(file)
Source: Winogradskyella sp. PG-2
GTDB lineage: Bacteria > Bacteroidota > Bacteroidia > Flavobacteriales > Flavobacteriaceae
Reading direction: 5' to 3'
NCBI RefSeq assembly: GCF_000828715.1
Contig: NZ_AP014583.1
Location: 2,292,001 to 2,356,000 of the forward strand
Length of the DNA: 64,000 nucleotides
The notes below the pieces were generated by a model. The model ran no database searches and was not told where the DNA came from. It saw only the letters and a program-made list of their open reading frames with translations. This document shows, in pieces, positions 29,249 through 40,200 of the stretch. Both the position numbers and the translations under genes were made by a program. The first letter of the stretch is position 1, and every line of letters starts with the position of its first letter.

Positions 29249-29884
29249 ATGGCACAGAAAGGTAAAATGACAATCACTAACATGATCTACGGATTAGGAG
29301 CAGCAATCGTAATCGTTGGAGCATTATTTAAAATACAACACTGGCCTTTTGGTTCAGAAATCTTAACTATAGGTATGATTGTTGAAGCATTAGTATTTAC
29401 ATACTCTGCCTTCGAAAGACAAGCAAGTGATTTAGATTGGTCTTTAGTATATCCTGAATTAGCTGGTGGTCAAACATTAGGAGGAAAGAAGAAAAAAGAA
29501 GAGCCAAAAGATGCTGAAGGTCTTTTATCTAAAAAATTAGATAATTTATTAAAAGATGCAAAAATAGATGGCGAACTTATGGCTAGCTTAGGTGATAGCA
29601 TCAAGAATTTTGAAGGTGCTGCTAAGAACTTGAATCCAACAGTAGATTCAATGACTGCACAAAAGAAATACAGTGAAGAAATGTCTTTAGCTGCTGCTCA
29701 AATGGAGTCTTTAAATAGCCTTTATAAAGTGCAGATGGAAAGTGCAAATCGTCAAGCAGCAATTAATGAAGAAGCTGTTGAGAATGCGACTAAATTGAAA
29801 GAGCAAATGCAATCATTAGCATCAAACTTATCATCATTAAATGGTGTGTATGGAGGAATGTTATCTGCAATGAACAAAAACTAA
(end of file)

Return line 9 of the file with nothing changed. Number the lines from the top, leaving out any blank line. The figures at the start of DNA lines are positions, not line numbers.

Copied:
Positions 29249-29884